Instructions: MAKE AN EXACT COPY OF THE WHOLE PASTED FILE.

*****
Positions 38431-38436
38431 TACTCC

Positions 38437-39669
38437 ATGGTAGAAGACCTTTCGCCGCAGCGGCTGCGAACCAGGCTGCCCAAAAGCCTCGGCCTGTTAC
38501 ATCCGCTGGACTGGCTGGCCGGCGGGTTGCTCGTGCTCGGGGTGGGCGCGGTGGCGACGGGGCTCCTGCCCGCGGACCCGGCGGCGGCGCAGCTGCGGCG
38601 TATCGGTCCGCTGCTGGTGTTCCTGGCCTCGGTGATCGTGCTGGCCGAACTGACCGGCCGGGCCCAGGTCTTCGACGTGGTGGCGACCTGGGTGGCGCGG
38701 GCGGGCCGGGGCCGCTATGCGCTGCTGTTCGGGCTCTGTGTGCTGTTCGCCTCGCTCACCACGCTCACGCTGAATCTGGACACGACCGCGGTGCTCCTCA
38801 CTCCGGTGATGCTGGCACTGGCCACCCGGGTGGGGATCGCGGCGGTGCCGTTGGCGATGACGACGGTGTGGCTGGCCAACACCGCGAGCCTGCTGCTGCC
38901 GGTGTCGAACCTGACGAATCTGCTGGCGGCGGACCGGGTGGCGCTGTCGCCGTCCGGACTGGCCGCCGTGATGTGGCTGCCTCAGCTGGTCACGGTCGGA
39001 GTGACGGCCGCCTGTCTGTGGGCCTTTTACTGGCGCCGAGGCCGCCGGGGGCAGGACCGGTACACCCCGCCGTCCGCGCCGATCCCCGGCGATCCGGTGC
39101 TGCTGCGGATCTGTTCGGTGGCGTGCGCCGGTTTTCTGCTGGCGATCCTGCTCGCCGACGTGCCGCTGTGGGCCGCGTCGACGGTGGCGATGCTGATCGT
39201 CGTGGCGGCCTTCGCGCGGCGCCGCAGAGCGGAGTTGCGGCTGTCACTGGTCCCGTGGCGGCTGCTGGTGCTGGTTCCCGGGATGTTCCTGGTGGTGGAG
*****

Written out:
Positions 38431-38436
38431 TACTCC

Positions 38437-39669
38437 ATGGTAGAAGACCTTTCGCCGCAGCGGCTGCGAACCAGGCTGCCCAAAAGCCTCGGCCTGTTAC
38501 ATCCGCTGGACTGGCTGGCCGGCGGGTTGCTCGTGCTCGGGGTGGGCGCGGTGGCGACGGGGCTCCTGCCCGCGGACCCGGCGGCGGCGCAGCTGCGGCG
38601 TATCGGTCCGCTGCTGGTGTTCCTGGCCTCGGTGATCGTGCTGGCCGAACTGACCGGCCGGGCCCAGGTCTTCGACGTGGTGGCGACCTGGGTGGCGCGG
38701 GCGGGCCGGGGCCGCTATGCGCTGCTGTTCGGGCTCTGTGTGCTGTTCGCCTCGCTCACCACGCTCACGCTGAATCTGGACACGACCGCGGTGCTCCTCA
38801 CTCCGGTGATGCTGGCACTGGCCACCCGGGTGGGGATCGCGGCGGTGCCGTTGGCGATGACGACGGTGTGGCTGGCCAACACCGCGAGCCTGCTGCTGCC
38901 GGTGTCGAACCTGACGAATCTGCTGGCGGCGGACCGGGTGGCGCTGTCGCCGTCCGGACTGGCCGCCGTGATGTGGCTGCCTCAGCTGGTCACGGTCGGA
39001 GTGACGGCCGCCTGTCTGTGGGCCTTTTACTGGCGCCGAGGCCGCCGGGGGCAGGACCGGTACACCCCGCCGTCCGCGCCGATCCCCGGCGATCCGGTGC
39101 TGCTGCGGATCTGTTCGGTGGCGTGCGCCGGTTTTCTGCTGGCGATCCTGCTCGCCGACGTGCCGCTGTGGGCCGCGTCGACGGTGGCGATGCTGATCGT
39201 CGTGGCGGCCTTCGCGCGGCGCCGCAGAGCGGAGTTGCGGCTGTCACTGGTCCCGTGGCGGCTGCTGGTGCTGGTTCCCGGGATGTTCCTGGTGGTGGAG